H&N think less with the scholastic logic of the Law of the Excluded Middle than they do with the Law of the Included Middle. The middle is constructed when two concepts are pulled together into conceptual hybrids like “biopolitics.” For a concept to be viable, it must be able to be set in motion toward other concepts, where it must be able to impart its motion to those concepts as it receives motion from them. When two concepts are in motion, while also overlapping, then neither concept can be seen to have an essence. A hybrid or miscegenated concept precludes idealism in the sense that no immutable and timeless ideal form can exist for such a mixture. And when the concepts do overlap, their emerging and self-developing complexity can be used to convert negatives into positives, to collapse hierarchies, and to redistribute sovereignty from monarchs and presidents to the multitude of people.
The multitude consists of people who are not truly represented by the people who act as their representatives, because being represented entails being negated. These common people, regardless of religions and superstitions, have learned the lessons taught by material scarcities. They are non-hierarchical, or will be after the vertical hierarchies have collapsed from the weight of the negations built into their structures. Such negatives have supported the illusions of transcendental planes like the sovereign powers these people have been prompted to look up to. But when their gaze turns from vertical transcendence toward horizontal immanence, these common people become the multitude of people in the world who have the most in common among themselves, and who thereby create the commons.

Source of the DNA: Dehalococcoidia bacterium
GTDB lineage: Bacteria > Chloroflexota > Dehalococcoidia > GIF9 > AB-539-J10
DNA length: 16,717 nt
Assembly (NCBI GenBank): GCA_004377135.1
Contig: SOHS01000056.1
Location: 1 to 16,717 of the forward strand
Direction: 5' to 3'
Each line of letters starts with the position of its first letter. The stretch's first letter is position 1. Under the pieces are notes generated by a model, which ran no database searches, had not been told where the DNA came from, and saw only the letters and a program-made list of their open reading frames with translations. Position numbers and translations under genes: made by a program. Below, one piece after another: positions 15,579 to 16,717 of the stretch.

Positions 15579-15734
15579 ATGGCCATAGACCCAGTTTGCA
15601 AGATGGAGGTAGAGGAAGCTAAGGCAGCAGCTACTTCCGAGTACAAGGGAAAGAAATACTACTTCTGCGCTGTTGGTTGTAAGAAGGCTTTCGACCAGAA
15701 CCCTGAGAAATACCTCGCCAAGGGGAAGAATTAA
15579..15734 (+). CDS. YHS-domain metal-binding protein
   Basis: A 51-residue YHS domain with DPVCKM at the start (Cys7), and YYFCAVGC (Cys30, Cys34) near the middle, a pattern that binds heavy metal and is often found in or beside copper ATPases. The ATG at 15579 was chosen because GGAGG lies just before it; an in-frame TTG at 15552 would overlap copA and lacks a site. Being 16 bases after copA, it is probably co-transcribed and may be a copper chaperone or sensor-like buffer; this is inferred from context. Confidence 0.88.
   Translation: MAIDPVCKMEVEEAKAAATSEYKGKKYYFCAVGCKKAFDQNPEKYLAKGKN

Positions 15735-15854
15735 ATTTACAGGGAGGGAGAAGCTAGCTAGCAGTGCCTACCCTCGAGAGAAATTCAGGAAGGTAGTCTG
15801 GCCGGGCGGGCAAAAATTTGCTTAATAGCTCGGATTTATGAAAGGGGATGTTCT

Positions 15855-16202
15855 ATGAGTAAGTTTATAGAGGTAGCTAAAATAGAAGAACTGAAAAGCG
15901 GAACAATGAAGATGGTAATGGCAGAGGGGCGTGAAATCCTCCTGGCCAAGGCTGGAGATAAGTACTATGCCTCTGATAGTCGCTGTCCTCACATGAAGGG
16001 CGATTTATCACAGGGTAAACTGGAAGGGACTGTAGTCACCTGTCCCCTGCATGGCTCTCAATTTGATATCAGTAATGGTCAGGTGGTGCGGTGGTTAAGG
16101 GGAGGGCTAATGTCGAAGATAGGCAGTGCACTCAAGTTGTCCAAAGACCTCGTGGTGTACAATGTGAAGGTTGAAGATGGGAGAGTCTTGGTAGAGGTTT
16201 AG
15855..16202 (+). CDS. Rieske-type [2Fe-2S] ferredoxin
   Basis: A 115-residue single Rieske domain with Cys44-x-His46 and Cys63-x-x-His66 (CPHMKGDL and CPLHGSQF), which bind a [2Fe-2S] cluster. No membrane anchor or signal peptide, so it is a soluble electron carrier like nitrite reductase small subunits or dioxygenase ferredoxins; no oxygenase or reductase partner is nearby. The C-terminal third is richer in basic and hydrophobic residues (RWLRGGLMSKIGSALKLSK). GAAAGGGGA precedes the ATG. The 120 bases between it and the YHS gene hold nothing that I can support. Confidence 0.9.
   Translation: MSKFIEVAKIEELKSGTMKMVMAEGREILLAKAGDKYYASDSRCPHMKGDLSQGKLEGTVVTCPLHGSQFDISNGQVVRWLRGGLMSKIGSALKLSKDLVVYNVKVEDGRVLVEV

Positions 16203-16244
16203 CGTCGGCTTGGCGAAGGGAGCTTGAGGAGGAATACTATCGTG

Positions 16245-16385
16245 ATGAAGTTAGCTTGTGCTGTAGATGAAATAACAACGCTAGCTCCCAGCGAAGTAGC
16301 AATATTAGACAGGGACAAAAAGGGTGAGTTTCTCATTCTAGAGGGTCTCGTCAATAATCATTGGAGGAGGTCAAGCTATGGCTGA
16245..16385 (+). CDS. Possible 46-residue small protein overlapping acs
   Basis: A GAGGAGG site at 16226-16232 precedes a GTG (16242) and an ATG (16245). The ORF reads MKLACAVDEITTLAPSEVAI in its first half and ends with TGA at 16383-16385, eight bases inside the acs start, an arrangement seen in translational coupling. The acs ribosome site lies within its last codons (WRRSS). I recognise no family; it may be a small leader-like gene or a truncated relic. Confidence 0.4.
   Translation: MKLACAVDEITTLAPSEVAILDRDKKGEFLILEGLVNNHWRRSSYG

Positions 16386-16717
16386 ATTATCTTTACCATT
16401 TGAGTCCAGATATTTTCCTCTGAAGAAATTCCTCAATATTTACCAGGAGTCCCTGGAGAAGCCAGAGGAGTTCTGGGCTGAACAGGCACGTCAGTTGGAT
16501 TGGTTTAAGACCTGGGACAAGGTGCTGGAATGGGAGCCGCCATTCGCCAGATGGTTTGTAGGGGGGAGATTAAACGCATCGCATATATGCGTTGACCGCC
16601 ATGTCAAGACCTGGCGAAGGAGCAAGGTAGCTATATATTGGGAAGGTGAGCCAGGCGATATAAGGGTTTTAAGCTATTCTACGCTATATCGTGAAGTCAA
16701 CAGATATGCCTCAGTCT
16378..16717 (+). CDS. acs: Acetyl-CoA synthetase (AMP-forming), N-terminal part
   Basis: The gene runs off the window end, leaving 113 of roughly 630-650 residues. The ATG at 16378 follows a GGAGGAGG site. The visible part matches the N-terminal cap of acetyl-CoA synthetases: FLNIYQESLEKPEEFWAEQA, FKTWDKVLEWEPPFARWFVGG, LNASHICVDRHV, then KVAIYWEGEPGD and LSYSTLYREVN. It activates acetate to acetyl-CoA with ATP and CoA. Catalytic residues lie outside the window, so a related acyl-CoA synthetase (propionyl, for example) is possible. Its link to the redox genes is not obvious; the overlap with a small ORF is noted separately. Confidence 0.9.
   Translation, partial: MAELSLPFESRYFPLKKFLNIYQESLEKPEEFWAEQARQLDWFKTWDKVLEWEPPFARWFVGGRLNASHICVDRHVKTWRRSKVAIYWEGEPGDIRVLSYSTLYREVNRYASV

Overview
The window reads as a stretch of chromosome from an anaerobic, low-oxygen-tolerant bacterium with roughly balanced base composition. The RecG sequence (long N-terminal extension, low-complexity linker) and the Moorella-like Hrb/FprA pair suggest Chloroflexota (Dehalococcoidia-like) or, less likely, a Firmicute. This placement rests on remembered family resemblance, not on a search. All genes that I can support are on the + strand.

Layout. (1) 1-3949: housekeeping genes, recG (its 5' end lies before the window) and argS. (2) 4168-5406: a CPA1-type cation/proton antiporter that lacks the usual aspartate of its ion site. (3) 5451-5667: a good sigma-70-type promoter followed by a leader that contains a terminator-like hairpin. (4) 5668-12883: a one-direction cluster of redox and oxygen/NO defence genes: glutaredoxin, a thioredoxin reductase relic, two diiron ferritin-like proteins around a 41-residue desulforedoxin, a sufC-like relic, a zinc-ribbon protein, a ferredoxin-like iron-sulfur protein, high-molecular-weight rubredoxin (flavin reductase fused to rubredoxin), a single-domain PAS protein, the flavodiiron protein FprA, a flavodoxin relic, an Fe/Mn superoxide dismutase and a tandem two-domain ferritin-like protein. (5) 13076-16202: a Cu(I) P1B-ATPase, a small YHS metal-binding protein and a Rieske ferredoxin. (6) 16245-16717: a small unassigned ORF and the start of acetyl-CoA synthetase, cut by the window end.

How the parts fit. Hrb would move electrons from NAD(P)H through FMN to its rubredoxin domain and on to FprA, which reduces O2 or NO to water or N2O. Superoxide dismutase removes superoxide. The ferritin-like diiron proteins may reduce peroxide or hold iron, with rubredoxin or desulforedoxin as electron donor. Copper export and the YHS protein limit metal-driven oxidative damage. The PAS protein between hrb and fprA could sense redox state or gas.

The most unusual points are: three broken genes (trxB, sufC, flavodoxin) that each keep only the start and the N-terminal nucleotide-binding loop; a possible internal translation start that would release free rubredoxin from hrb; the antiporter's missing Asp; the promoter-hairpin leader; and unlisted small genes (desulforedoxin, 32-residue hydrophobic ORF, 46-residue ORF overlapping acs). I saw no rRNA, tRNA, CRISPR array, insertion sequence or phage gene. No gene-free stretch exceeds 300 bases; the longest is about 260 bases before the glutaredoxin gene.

Not only is negation not material, an illusion is not material, so art can be brought up on charges of transcendence. A strange blunt fact about these two large books is that visual and verbal arts are largely ignored, along with religion and mathematics. H&N will not think with a theatrical play like The Tempest except insofar as it has already been used as material in a thought. They mention a philosopher, Schopenhauer, who uses Caliban, a unique hybrid character, as a type, making “Caliban” a concept that is both concrete and universal. In their use of Robert Musil’s novel, The Man without Qualities, Count Leinsdorf is less the aesthetic illusion of a character with the livingness of a person, than he is another concrete universal, a specific character who bodies forth a type of person found in Europe at a specific moment.